Happy Gut, Happy Life

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Gut health has become a hot topic with the rise of popular prebiotic sodas like Poppi, OLIPOP and probiotics like kefir and kombucha. For many, we know that our guts are important to tend to even if we don’t know exactly why.

What is the Gut? What is a Healthy Gut?
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It is powerful in that “it” sometimes reacts before you do. It often is our first intellect before our brains intervene. The gut is a coined term for the GI tract or the gastrointestinal tract which is a long tube that runs from the mouth to the rectum. Its primary functions are to break down food, absorb nutrients and to get rid of waste. It’s also home to trillions of microorganisms known collectively as the gut microbiome.

The microbiome or one’s gut flora is made up of good bacteria, fungi and viruses. It protects your body from a virus, bacterial infection or toxins. A healthy gut refers to a balanced microbiome with a diverse range of microorganisms.

Why Does Gut Health Matter?

Gut health has been commonly known to affect digestive function given the GI’s role. For example, a less healthy gut may be linked to a person’s constant bloating, constipation, diarrhea or IBS. Yet, interestingly, continuing research surrounding the gut has shown that gut health affects our mental health along with physical health beyond digestive issues.

The Gut-Brain Axis — Gut Health Affects Mental Health
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The gut is constantly sending messages to the brain. It’s a yapper. So much so that there are three lines of communication between the gut and the brain. Doctor turned content creator, Ali Abdaal and London-based dietitian Sophie Medlin laid out simply the science behind this connection.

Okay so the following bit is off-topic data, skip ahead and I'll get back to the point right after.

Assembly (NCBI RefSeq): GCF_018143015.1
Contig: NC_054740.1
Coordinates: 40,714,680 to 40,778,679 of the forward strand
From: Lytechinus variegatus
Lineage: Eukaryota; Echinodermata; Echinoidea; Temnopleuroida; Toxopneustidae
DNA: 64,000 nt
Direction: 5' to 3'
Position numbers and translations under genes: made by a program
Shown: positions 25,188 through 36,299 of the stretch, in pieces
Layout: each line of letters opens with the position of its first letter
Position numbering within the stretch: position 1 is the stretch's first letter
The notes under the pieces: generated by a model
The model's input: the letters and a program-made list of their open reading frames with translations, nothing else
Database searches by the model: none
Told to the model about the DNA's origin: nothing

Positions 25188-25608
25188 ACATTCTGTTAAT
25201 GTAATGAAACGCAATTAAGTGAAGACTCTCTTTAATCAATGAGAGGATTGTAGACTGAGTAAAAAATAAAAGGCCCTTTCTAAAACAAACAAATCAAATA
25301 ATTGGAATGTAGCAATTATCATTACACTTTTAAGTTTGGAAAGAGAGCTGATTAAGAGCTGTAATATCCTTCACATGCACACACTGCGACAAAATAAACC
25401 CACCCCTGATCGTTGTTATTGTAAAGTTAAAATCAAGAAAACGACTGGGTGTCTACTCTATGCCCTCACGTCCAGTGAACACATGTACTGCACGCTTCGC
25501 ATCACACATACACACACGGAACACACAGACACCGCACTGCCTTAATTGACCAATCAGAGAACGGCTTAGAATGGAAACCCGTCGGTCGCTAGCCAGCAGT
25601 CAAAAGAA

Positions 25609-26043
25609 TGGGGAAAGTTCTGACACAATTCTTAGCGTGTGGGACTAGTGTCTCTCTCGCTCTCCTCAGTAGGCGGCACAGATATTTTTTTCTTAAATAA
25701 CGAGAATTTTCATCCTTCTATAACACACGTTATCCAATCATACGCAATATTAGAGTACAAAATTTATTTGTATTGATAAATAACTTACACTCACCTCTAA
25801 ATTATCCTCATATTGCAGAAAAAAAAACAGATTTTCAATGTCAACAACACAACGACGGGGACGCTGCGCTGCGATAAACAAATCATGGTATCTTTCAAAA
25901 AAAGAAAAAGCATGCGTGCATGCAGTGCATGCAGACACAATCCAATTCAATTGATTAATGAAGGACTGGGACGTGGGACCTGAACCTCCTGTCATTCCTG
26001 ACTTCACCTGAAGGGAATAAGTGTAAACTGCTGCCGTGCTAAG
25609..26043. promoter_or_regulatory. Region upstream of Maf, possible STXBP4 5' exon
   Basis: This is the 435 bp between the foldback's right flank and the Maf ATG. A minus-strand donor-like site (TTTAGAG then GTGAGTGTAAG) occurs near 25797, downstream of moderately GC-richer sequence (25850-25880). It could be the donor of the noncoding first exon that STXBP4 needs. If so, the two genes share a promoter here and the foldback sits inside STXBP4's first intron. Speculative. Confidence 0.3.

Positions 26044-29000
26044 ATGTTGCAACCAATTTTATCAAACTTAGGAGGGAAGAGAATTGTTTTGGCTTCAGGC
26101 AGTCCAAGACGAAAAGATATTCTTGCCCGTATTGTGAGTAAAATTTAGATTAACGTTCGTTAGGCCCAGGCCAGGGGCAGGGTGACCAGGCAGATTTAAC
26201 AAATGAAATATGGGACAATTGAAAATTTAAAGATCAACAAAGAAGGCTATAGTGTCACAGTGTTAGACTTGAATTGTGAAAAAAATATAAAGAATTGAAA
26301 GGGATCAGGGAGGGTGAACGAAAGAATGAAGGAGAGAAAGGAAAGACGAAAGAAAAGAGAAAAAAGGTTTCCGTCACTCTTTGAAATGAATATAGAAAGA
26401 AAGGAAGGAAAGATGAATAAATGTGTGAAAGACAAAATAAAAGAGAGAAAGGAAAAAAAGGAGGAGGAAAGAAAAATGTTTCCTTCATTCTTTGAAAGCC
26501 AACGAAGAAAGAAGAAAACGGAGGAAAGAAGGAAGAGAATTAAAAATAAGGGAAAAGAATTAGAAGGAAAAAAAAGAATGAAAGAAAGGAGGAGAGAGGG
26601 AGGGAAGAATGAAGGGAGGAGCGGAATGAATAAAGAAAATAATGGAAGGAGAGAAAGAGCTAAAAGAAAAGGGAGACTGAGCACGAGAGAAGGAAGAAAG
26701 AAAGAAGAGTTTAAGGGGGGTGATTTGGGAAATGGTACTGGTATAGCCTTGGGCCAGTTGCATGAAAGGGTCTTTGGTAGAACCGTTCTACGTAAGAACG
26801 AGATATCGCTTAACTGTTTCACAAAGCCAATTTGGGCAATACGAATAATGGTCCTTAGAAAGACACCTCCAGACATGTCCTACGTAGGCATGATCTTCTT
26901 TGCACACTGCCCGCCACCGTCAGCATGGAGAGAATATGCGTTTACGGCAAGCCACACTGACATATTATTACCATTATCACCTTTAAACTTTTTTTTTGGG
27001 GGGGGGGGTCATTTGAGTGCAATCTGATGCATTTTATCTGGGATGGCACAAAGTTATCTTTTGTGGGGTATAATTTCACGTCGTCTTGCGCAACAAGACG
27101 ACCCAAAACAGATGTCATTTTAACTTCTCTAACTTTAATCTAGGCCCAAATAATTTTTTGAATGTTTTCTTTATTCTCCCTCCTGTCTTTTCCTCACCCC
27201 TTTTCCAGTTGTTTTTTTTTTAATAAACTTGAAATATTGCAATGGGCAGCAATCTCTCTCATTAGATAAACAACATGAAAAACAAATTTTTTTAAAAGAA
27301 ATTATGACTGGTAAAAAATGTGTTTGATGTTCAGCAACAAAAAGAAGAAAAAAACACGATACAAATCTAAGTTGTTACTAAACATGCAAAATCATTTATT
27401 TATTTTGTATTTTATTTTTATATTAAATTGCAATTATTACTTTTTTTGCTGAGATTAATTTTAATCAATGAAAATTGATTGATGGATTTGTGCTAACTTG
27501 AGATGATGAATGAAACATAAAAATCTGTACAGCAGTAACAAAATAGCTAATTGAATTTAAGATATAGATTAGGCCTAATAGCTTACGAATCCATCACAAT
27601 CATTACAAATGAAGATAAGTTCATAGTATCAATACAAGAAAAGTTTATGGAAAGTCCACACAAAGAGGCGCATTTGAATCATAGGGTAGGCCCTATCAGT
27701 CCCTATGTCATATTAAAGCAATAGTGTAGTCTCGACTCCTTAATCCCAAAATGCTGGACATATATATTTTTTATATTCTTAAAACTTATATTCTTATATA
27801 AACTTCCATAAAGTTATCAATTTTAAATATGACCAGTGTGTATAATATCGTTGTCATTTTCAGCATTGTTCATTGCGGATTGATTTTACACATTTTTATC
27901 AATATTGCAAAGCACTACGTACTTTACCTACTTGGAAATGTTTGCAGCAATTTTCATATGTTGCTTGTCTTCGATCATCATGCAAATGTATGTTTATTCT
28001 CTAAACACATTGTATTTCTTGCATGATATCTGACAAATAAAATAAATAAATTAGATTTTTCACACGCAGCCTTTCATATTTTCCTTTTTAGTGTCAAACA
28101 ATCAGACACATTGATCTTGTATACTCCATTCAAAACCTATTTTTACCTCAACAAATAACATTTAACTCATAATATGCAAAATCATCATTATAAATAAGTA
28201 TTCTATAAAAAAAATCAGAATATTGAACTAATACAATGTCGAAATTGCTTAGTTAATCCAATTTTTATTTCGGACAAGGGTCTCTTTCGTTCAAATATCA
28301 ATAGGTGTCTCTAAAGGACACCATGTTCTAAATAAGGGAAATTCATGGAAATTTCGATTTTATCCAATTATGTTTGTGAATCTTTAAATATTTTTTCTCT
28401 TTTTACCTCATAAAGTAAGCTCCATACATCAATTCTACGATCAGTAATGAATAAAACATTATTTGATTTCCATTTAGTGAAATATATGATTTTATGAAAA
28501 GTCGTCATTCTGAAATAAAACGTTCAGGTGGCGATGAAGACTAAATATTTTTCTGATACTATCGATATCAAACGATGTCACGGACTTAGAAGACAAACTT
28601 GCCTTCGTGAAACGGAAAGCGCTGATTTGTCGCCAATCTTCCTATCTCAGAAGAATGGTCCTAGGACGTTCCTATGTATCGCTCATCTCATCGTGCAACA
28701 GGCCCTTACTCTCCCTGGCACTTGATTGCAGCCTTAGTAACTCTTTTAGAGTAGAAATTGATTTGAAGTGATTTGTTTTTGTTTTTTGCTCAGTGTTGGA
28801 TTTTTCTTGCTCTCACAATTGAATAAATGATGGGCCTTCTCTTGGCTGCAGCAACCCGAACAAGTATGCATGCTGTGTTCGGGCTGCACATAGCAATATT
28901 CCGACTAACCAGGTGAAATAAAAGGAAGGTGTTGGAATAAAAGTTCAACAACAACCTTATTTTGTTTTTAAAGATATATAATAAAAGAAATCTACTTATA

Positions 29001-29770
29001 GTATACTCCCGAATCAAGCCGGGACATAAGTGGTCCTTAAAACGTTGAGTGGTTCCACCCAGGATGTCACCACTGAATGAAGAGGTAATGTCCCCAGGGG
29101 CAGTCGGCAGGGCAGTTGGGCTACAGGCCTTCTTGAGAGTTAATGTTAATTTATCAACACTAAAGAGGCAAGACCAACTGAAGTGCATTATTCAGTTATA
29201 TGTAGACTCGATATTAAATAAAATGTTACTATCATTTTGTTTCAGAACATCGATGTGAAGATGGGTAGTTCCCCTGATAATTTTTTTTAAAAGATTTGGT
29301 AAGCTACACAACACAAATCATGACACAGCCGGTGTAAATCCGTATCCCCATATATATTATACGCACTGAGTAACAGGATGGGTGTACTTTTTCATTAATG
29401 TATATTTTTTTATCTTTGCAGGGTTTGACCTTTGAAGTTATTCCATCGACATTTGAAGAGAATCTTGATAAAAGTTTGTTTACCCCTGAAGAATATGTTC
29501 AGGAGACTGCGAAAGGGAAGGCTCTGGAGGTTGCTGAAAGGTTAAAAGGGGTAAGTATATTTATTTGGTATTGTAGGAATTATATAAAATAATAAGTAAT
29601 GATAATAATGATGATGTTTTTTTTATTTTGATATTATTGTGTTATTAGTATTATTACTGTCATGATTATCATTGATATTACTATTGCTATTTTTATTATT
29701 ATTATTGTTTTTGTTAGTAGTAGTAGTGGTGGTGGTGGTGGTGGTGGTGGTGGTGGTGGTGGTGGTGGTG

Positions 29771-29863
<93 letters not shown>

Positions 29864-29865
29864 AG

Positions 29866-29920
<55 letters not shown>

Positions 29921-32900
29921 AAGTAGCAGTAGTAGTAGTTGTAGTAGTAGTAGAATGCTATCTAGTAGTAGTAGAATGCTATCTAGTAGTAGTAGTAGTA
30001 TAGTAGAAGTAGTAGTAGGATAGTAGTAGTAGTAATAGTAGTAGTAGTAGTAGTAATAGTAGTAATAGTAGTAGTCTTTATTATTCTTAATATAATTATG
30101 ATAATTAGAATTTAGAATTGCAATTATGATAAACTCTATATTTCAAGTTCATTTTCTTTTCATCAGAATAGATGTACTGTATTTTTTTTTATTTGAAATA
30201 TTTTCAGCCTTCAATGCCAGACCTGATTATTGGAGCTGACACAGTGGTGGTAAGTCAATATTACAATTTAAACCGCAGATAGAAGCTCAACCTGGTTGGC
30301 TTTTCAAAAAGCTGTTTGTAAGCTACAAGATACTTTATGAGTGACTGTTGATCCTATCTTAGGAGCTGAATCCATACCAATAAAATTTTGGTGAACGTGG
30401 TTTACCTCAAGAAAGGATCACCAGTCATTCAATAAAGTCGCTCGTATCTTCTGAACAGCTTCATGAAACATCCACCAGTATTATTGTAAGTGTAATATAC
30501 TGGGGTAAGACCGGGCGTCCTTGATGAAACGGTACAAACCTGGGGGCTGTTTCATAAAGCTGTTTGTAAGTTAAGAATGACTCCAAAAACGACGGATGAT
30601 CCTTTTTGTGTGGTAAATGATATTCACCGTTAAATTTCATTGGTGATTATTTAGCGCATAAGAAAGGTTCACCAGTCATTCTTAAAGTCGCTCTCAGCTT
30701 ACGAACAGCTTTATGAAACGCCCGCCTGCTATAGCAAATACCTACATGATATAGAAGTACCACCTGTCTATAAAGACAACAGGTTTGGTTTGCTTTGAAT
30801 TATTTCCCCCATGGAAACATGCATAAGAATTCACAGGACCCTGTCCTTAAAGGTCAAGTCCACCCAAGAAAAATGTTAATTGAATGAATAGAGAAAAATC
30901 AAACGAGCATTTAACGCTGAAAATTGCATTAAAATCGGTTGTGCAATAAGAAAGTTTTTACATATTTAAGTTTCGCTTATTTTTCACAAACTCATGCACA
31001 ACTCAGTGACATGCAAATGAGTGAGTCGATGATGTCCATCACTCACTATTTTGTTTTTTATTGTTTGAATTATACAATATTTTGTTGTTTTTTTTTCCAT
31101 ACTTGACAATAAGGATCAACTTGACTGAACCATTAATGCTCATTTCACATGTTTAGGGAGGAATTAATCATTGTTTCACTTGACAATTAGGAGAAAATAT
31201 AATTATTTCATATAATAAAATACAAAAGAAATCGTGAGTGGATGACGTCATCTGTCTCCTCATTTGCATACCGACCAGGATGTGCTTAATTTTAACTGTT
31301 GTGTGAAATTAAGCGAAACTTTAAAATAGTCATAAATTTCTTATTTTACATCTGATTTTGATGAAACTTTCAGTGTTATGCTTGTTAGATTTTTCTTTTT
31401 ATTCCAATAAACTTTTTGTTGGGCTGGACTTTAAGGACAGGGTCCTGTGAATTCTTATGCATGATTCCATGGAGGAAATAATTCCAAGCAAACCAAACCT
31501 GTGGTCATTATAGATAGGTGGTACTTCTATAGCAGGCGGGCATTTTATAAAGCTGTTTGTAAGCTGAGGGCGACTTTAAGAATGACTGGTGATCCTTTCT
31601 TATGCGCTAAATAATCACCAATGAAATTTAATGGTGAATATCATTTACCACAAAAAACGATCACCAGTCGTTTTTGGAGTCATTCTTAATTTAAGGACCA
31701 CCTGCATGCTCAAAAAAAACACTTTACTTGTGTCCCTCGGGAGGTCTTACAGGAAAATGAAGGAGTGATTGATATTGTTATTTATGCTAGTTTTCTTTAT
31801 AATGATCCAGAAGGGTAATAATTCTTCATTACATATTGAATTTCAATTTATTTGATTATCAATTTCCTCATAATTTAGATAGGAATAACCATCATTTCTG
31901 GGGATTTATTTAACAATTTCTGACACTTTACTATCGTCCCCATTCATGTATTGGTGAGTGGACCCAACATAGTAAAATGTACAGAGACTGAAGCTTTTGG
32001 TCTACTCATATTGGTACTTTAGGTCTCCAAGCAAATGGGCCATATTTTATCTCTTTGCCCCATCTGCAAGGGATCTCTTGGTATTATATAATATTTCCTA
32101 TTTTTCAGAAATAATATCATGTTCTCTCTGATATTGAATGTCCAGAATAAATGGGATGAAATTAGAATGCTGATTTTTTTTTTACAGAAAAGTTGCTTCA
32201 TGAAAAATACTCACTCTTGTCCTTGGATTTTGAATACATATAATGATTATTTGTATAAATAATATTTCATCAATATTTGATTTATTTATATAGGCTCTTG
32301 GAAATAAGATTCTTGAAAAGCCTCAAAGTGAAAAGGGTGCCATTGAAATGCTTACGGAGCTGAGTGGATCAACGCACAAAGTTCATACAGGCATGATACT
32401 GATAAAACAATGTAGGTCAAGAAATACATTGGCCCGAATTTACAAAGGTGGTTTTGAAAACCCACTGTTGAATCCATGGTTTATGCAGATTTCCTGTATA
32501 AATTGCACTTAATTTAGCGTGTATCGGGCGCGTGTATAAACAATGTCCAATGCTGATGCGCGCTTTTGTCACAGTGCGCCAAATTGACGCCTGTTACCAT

The first is a chemical connection. The gut microbiome produces the chemicals serotonin and dopamine which make us happy and regulate our mood. Amazingly, 95% of our serotonin is produced in the GI tract.

The second connection is a hormonal connection between the hypothalamus and pituitary gland, both in the brain, with the adrenal gland situated above the kidneys. The adrenal glands assist in one’s response to stress by producing stress chemicals like cortisol and adrenaline.

A third connection is physical and occurs via the vagus nerve which is the primary nerve of the parasympathetic nervous system and controls digestion, heart rate and the immune system — typically things we don’t pay attention to. The parasympathetic nervous system deals with regular “rest and digest” of daily life whereas the opposing sympathetic nervous system controls fight or flight.

By understanding these connections, one can begin to picture how things could get messy if the gut is haywire — a possible reduction in the production of happy chemicals, an increase in stress hormones and being in unwarranted states of flight or flight.

Probiotics Versus Prebiotics
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First, there was probiotics … then, there was prebiotics. What’s the difference? Probiotic foods are foods that are rich in those healthy bacteria of the gut biome. Prebiotic foods are rich in the nutrients that the probiotic organisms need to survive.

Dr. Christine Lee, a GI doctor, in an interview with Cleveland Clinic recommends including probiotics and prebiotics in a diet to maintain a strong gut biome. For instance, fermented foods like kimchi, sauerkraut, pickles and apple cider vinegar have lots of probiotics. High-fiber foods like brown rice, whole grains, avocados, dates, almonds and beans provide that as well. She lists some prebiotic foods like bananas, greens, onions, garlic, soybeans, artichokes, sourdough and berries.

Probiotics and prebiotic supplements also exist. They can be useful, but Dr. Lee discussed doing research before investing in them. Moreover, standard healthy practices like hydration, rest and regular exercise help keep the gut healthy.

How do you keep your gut happy? Let us know on Instagram @VALLEYmag!


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